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When homelessness happens in your own community

When homelessness happens in your own community

By Stephanie Dolan

When many of us picture someone who is homeless, we may visualize a person who could be dangerous, has an addiction, refuses employment, roams around the streets in a large city begging for money and chooses to remain in their situation.

Yet, homelessness is a very real issue in Johnson County; a lot of people don’t know about it because they don’t see it, according to Katie Sparks, executive director for KIC-IT (Kids in Crises – Intervention Team). KIC-IT, a nonprofit organization started in 2011 in response to the growing needs for homeless youth services.


“We don’t see people sleeping under bridges and on streets,” she said. “Homelessness occurs in Johnson County at a higher rate that we believe is possible. It’s hard to break that cycle. KIC-IT is trying to help break those cycles. The biggest struggle is that people in Johnson County don’t think that homelessness is a problem and it is. I didn’t realize the problem that homelessness was in Johnson County until I came on board as a staff member.”

KIC-IT collaborates with other organizations to support youth ages 16-25 to break the cycle of homelessness by helping each client achieve sustainable life change.


Katie Sparks, executive director of KIC-IT, with Deshea Jones, program director. (Photos by Neal Smith)

Sparks, 38, of Franklin joined the KIC-IT team in March, just as COVID-19 was beginning to change the way we all lived and worked on a daily basis.


“It’s been a bit of a wild ride,” she said. “KIC-IT was considered essential, so we never closed but really had to change our functioning dynamics. The unfortunate part has been a significant decrease of ability to fundraise, and donations down. But the need for services has gone the other direction.”

Sparks explained how KIC-IT is helping Johnson County youth who are homeless. “We try to help change that situation by finding them a safe place to sleep, finding them jobs, linking them to mental health resources and linking them to positive supports in the community. Sometimes we also work with kids coming out of juvenile detention and work release and help them get into more safe and stable situations.”

KIC-IT also works with foster kids who age out of the system and find themselves without a place to go.

Katie Sparks; Amanda Goff, executive administrative assistant; and Terry Keusch, board member.

“We currently have about 23 clients on our case load,” she said. That case load is managed by three case managers.

“Two of our case managers have been personally impacted by being homeless and were able to change their circumstances,” Sparks said. “Another case manager has a sister who battles with addiction and bounces back and forth between a motel and the street.”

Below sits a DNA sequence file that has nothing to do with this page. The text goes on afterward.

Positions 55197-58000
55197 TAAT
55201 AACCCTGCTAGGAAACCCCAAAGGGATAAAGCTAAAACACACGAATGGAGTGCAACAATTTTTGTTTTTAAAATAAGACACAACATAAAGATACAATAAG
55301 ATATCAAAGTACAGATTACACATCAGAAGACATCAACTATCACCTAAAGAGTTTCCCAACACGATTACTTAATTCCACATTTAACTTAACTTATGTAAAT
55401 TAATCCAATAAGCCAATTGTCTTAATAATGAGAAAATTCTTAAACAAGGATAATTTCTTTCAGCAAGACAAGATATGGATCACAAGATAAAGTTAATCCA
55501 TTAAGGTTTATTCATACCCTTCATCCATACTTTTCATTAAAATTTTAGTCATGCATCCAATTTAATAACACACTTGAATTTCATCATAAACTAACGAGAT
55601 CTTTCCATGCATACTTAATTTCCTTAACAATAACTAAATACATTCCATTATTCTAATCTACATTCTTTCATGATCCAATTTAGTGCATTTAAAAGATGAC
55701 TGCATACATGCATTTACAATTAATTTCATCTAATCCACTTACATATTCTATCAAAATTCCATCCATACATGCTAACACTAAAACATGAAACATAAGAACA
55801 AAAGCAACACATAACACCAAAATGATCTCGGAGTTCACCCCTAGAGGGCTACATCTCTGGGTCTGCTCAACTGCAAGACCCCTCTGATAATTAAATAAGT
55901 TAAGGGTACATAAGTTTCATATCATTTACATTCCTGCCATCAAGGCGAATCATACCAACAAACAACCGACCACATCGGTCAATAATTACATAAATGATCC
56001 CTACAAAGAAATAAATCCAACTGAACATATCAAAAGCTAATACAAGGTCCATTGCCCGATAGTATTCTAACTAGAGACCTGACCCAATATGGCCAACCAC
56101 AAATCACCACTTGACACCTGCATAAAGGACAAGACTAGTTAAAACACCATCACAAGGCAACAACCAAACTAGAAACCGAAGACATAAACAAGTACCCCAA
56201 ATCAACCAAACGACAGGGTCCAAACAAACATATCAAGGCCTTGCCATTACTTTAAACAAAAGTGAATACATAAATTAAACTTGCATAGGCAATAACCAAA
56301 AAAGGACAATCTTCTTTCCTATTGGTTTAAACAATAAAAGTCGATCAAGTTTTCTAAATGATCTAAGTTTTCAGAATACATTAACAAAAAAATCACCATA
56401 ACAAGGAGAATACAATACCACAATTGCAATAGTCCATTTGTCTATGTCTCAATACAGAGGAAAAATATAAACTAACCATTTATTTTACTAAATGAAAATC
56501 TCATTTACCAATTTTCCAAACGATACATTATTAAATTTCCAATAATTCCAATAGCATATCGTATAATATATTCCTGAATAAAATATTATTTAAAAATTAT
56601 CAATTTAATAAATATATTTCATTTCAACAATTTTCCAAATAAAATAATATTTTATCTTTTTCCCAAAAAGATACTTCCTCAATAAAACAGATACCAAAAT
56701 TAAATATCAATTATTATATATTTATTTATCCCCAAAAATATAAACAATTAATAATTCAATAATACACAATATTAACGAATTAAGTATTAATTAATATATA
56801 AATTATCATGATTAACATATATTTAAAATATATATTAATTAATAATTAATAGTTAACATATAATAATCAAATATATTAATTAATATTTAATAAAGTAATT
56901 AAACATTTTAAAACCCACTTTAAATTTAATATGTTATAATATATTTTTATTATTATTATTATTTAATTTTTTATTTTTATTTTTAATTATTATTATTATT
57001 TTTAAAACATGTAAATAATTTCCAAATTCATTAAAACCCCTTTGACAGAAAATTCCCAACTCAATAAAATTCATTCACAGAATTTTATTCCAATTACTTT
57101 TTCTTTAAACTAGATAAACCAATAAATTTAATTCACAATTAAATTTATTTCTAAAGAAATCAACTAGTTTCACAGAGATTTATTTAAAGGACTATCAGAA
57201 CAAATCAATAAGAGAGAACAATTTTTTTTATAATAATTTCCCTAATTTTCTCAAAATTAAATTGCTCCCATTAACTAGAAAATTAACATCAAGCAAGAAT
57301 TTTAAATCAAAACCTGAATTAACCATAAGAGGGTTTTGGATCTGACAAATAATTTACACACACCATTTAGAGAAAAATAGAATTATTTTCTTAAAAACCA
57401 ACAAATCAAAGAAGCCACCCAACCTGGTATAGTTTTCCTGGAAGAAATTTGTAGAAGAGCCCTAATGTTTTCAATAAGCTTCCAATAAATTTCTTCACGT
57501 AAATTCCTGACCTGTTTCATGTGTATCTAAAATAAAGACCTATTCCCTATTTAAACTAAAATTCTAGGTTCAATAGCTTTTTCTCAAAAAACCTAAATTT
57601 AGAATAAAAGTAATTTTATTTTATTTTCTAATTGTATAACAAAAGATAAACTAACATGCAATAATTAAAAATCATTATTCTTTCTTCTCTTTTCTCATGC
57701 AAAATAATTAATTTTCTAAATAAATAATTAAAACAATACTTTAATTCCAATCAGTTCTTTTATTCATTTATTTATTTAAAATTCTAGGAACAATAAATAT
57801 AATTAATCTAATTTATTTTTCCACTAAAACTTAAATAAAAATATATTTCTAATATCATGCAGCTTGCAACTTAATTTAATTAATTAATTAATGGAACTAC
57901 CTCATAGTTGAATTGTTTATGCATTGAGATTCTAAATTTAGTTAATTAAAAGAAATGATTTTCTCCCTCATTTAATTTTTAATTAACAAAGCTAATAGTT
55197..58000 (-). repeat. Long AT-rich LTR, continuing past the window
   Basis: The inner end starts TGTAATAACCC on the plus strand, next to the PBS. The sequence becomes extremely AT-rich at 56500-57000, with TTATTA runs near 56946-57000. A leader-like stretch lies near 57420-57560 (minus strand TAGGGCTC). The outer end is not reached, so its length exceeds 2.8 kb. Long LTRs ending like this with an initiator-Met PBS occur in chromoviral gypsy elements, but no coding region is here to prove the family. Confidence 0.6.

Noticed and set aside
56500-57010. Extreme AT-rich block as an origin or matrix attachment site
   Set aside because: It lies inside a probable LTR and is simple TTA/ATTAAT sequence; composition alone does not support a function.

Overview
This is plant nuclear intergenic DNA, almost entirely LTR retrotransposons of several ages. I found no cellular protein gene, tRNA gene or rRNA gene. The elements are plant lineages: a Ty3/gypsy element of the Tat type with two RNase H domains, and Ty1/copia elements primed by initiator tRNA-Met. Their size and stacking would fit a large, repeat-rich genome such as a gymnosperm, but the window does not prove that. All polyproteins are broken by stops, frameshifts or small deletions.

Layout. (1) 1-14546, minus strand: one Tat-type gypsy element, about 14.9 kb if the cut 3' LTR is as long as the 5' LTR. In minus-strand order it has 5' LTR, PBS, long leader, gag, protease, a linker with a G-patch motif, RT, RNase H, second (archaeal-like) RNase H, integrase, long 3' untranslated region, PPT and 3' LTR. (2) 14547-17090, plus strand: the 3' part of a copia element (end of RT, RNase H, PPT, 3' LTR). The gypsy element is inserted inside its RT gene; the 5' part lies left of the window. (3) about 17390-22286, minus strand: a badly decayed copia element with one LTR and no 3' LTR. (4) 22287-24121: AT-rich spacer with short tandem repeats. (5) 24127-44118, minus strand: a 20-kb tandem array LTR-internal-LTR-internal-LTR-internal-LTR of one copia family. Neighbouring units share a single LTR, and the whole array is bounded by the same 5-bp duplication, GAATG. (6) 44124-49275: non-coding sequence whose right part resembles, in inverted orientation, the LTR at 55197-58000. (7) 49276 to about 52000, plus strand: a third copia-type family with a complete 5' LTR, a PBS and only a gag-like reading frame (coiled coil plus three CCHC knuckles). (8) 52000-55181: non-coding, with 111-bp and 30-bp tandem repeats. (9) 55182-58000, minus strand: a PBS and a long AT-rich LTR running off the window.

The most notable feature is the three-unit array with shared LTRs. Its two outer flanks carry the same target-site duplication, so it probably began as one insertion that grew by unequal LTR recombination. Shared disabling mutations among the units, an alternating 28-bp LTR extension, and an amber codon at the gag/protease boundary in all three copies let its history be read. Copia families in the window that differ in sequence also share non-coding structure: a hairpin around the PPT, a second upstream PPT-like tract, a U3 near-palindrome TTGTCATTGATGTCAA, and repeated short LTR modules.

“Some of the risk factors for youth who become at risk for homelessness include intergenerational poverty, unstable family life, substance abuse and addiction, dropping out of school and mental health issues,” Terry Keusch, a KIC-IT board member for the past four years, said.

“Unfortunately, not all kids get to grow up a stable family environment and experience terrible conditions that no kid should have to go through, such as bouncing from house to house or sofa to sofa, sleeping in a car, living with parents who are dealing with addictions and the list goes on and on,” Keusch, a Center Grove resident, said.

A “blessing box” provides soup, drinks,
crackers and canned vegetables.


Yet, Keusch has seen big changes happen. “I have witnessed youth coming into KIC-IT’s drop-in center hungry, emotionally exhausted, scared and uncertain of where they would be sleeping that night,” he said.  “To see how appreciative they are to get a hot meal, some groceries, some hygiene items, sometimes a sleeping bag or a night in a hotel room, and, most importantly, guidance and support from people who care about them, is really a great thing to witness.

“If we can reach at-risk youth early on and guide them and support them and give them access to services that specifically address whatever issues they are dealing with, we can get them on a path to stable housing and self-sufficiency, rather than continuing down a troubled road,” he said. “This would greatly alleviate the burdens on the criminal justice system and the health care system, thereby providing a tremendous community health benefit.”

The office has a drop-in center, where clients can access laundry facilities, eat a warm meal, pick up pantry items, use a computer and visit with staff and peers.

For more information, visit KIC-IT.org.


KIC-IT is hosting “Night of Hope,” a fundraiser this Saturday, Sept. 19, 6:30-10 p.m. at the Barn at Bay Horse Inn. Guests will hear real-life stories of transformation. There will also be a silent auction and raffle. Most of the donations will go toward helping clients with housing needs. Donations are essential at this time during COVID-19. Donations are also accepted through kic-it.org. The nonprofit also accepts hygiene items and gift cards to restaurants. Donations may also be dropped off or mailed to the KIC-IT office at 592 Ironwood Drive, Franklin. For questions about donating through Venmo or Paypal, call (317) 428-2078. For more information about Night of Hope, go to kic-it.org/upcoming-events.

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